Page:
an' baggy and-uh-interestin'. And-oh yeah-smoking a pipe... Kinda fatherly an' awful sympathetic; but
bold eyes like I said-make a goil breathe deep an' feel that she might hafta-"
"Have to fight for her honor, perhaps?" "Oh, my goodness! Not e-x-a-c-t-1-y."
But your blonde is lying. She's looked you over and she knows you're no writer. She'll
sneak away in a minute and try to pump the host to find out what your racket really is.
Ah, welladay... We authors...
Are authors human? I'm afraid they are. I know one guy whose jaw looks tougher than a manhole
cover and probably is. We Digest readers are all aware what a real writer looks like by now,
so we know that this particular bird will never, never make the grade with the girl from Gimbel's.
He's a fascinating combination of a hard-bitten soldier and a sympathetic father-confessor. He's probably
given more help and more good advice to more people than the late Horace Greely. He can tell you real
incidents about living people and living things that would permanently curl your eardrums-but you'd
have to be a heck of a good friend of his and be very deft and tactful in your approach. Human? That
bird is more human than the entire male population of a third class city.
I know another guy. He's probably the friendliest, most enthusiastic, most likeable writer
that ever rose to his feet at a banquet to make a long, rambling three hour speech. The girl from Gimbel's
knows him only by hearsay. And also she knows (from reading Winchell) that he writes like this:
The publisher, desperate for delayed material, transports him to a lonely shack out in the country,
provides him with a pine table and a typewriter, four cases of liquor, canned groceries, two armed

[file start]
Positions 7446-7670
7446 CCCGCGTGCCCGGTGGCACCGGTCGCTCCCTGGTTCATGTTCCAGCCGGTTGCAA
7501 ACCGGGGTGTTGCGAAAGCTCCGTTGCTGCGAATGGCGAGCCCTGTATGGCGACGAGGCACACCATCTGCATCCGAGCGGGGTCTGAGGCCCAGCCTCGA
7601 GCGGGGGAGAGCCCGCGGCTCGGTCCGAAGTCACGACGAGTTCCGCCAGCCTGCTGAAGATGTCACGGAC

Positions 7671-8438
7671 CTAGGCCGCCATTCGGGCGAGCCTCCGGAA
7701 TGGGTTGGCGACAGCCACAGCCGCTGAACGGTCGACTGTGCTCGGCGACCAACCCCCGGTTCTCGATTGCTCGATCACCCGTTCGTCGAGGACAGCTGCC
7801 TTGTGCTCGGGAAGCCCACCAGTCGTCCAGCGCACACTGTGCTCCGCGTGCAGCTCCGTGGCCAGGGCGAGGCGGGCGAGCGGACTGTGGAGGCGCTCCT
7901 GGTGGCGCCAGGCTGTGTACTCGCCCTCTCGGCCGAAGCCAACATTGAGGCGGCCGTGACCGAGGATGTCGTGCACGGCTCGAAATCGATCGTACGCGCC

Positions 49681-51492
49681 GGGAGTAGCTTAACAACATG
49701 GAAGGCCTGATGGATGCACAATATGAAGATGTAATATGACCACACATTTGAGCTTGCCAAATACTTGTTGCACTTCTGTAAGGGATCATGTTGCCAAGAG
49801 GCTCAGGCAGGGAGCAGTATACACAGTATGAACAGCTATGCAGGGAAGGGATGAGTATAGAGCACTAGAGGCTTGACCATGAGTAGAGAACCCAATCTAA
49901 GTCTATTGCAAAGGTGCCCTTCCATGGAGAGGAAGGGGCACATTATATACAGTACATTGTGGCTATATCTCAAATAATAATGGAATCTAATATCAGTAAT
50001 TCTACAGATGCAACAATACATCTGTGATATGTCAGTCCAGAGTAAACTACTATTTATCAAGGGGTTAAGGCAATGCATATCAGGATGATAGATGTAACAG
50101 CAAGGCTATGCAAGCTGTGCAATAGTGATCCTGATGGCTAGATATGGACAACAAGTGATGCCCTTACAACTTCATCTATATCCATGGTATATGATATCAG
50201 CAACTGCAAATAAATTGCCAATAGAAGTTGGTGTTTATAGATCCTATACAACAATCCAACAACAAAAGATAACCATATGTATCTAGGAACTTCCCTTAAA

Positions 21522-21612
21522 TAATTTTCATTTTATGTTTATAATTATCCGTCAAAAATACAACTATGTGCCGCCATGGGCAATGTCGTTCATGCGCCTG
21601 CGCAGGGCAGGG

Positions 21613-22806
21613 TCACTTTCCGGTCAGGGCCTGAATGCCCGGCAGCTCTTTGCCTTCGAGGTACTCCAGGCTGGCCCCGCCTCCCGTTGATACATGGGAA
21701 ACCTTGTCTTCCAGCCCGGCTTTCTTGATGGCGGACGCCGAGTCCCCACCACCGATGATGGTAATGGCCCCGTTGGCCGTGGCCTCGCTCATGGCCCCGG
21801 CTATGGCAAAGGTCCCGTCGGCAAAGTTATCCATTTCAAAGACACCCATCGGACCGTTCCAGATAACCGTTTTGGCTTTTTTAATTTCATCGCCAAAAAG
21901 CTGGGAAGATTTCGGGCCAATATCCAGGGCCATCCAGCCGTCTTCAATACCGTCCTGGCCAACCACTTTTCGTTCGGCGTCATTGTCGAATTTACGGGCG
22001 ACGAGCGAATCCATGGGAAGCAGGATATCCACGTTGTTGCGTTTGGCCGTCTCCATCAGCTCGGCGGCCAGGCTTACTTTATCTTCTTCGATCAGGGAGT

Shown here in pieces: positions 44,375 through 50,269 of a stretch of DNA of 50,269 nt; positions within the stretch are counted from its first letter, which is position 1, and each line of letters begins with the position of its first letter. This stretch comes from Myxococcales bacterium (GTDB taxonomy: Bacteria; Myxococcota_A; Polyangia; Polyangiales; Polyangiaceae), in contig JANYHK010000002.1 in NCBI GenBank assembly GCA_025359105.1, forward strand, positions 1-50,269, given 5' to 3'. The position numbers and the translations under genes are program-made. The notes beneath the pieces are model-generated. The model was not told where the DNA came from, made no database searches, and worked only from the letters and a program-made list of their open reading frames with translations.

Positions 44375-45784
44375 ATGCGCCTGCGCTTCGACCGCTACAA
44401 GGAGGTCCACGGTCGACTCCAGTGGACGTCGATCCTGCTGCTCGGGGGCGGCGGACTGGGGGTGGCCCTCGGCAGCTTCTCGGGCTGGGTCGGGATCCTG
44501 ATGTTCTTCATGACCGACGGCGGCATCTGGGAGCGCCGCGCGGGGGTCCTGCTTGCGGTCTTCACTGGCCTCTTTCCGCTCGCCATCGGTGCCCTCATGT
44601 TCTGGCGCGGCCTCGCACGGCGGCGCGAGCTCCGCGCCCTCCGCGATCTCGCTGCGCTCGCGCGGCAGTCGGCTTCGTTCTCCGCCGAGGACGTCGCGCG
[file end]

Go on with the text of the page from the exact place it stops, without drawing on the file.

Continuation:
guards and a stenographer. The author, working himself up gradually to creative fervor, flings his
clothes from him garment by garment, until he is full-length and nude on the pine table, screaming
out a masterpiece of action material at the top of his inspired lungs, while the pencil of the stenographer
flies dizzily and the two armed guards tilt back in their chairs and smoke placidly... A year or two
ago this lovely scenario was current hearsay. Actually, the author is a mild-mannered, inoffensive
citizen who gets a haircut every two weeks, pays his taxes, is kind to his wife and relatives, is a
sociable companion, a swell talker and an ace writer. Human? Weary much so.
Take any of these, professional word-mongers. There's the guy with the jolliest laugh in New York;
it sounds like what musical comedy producers used to refer to quaintly as a mirthquake. The only drawback
to this particular writer is that two consecutive glasses of beer make him morose, downcast and viciously
unhappy. Keep him away from German beergardens and he's a grand human being in caps... Or the lanky
lad with a famous mustache who knocks on your door at 4:00 A.M. and barges in with seventeen people
all anxious to cheer your loneliness. If you're a writer you don't mind a visitation of this sort because
it's so obviously motivated by good intentions. You can't punch a guy in the jaw who is so emotionally
and sincerely friendly, so damned human that it hurts...
They're a grand legion, these impecunious, flibbertigibberty hirelings of the typewriter
and the dictaphone. I hope I don't upset you but editors are, too, for that matter. Although, to be
strictly truthful, editors are apt to be a wee bit persnicketty, apt to fall short of the full bloom
of perfection in mind and body that is the heritage of all us noble authors.
For instance, the charming, urbane and cultivated editor of a nationally famous detective
magazine is actually and sincerely of the belief that a dry Martini is a drink fit for a gentleman.
Outside of that I find no fault in the man. Then there is another editor with a peculiar interest in
ducks. Unlike Mr. Joe Penner of the radio, this little guy is not interested in the sale of the quacky
web-footed creatures; his devotion to ducks is inspired by something more subtle, more-shall I say?-recondite.
But ducks or no ducks, I can assure you most emphatically that he is a human begin you'd like to know.
And so, by easy stages, we meander back to our original text for today's sermon. Are authors
human? Come to think of it, I'm one of 'em myself. So I wouldn't know. What do you think?